Learning is anchored by short expert-led videos and interactive practice examples drawn from a range of platforms, supported by lesson plans, slide decks, and worksheets. The resources are free with registration, designed for grades 7 to 12, and available in English and French. For more information, visit ctrl-f.ca.
Les étudiants font face à un environnement d'information en ligne accablant, de plus en plus pollué par de fausses informations, des informations trompeuses, des manipulations et une expertise douteuse.
CTRL-F : Trouver les Faits est un programme contemporain de littératie des médias numériques proposé par CIVIX qui aide les étudiants à apprendre à évaluer les sources en ligne et les affirmations pour déterminer en quoi avoir confiance, en utilisant des stratégies de "lecture latérale" basées sur des preuves.
L'apprentissage est ancré par de courtes vidéos animées par des experts et des exemples interactifs tirés de diverses plateformes, soutenus par des plans de cours, des présentations et des fiches d'exercices. Les ressources sont gratuites sur inscription, conçues pour les élèves de la 7e à la 12e année, et disponibles en anglais et en français. Pour plus d'informations, visitez ctrl-f.ca.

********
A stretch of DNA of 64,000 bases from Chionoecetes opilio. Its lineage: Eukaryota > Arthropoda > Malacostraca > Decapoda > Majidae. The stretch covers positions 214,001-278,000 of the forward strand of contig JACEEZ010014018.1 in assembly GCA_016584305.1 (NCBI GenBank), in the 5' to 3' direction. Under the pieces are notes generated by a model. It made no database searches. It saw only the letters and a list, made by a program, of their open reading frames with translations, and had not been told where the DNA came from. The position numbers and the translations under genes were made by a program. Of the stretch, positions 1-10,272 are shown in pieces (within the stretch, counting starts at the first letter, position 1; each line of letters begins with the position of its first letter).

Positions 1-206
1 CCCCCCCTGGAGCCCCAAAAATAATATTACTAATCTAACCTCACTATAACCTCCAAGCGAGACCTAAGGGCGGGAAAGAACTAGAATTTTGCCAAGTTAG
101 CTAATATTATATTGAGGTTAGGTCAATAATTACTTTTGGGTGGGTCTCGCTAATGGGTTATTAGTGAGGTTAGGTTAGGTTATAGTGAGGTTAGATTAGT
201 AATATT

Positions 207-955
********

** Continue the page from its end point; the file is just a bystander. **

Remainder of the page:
Media literacy is so important in today's society. This is CANADIAN program from CIVIX.
It provides opportunities for:
*Resources (including full lessons and pre/post assessments)
You will need to sign up for a free account to access this excellent program.
"False and misleading information is rampant online, and people lack the skills and motivation to determine what to trust. To build the next generation of informed citizens, we need to adopt new ways to teach digital media literacy and source evaluation."
By critically analyzing popular television programs, students develop an awareness of the messages that are portrayed through the media.
Propaganda! Misinformation! Disinformation! Today we’re talking about the dark – or, shall we say, darkER – side of media. Understanding these media bogeymen is essential to being a more media literate citizen.
There are calendars for activities for Elementary, Middle and High School students!
Question of the day
15 min activity